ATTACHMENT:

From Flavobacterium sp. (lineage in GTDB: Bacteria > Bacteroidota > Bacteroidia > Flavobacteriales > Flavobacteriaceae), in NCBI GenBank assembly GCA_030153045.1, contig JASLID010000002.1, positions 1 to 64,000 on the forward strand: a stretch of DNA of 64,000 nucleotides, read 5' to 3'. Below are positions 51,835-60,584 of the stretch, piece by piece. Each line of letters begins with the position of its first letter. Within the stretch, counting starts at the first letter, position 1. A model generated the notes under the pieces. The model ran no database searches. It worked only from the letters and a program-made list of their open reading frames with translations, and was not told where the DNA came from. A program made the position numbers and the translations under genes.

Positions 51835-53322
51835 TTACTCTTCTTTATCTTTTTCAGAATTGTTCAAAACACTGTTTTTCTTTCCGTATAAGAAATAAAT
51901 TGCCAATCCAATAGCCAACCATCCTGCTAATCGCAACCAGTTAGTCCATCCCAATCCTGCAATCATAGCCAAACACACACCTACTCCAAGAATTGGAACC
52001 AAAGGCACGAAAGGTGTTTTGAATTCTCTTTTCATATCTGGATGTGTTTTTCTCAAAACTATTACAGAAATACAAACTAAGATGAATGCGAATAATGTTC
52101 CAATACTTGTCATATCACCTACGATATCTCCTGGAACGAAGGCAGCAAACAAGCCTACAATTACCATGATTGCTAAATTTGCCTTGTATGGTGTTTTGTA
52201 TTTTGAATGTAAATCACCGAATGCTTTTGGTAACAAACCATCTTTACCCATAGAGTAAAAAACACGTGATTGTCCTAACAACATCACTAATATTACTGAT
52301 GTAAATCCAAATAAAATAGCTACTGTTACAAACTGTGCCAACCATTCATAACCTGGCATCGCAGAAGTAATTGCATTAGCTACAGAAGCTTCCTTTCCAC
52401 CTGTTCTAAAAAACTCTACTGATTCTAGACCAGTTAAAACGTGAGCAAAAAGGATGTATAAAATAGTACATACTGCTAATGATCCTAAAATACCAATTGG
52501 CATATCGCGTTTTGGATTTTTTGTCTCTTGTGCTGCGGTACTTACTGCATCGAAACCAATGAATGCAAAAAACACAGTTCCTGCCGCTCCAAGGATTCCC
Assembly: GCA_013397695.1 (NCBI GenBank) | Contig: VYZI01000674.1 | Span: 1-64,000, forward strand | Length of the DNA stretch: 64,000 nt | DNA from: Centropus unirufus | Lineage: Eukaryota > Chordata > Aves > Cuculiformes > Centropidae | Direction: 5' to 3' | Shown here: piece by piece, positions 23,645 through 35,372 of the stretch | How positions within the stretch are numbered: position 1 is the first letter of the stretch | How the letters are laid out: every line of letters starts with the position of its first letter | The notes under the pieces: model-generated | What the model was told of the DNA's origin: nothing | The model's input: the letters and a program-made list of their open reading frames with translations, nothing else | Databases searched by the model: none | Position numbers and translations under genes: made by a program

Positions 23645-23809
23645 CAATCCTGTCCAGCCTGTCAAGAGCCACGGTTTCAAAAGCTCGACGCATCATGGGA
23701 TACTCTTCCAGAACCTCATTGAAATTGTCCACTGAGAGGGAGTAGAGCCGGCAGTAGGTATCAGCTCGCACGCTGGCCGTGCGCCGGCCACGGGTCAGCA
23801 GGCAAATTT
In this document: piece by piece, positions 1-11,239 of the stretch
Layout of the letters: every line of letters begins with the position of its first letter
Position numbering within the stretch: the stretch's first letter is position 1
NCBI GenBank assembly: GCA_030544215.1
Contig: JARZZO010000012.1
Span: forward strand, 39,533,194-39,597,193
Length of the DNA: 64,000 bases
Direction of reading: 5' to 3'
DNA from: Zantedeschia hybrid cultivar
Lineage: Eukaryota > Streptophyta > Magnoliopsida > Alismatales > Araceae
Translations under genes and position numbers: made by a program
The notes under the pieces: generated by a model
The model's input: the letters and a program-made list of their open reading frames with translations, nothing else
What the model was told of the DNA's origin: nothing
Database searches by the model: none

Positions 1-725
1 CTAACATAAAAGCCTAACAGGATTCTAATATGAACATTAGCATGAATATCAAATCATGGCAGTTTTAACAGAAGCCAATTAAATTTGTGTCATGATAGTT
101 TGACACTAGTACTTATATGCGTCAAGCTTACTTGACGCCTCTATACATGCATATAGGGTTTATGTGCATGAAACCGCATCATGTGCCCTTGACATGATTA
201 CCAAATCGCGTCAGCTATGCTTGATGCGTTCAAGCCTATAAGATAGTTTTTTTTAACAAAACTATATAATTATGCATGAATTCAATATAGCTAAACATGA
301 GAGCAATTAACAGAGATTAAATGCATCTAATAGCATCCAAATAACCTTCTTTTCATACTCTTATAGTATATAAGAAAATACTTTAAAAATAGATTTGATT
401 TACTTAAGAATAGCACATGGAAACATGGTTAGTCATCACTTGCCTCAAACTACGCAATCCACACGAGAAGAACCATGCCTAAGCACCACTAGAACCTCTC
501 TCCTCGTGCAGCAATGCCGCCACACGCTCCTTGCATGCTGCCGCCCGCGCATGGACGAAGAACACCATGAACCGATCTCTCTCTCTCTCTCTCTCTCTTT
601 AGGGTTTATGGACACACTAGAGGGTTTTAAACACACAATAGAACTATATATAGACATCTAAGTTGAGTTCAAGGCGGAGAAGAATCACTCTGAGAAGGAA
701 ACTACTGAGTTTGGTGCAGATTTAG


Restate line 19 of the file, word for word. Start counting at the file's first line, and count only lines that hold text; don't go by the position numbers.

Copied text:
NCBI GenBank assembly: GCA_030544215.1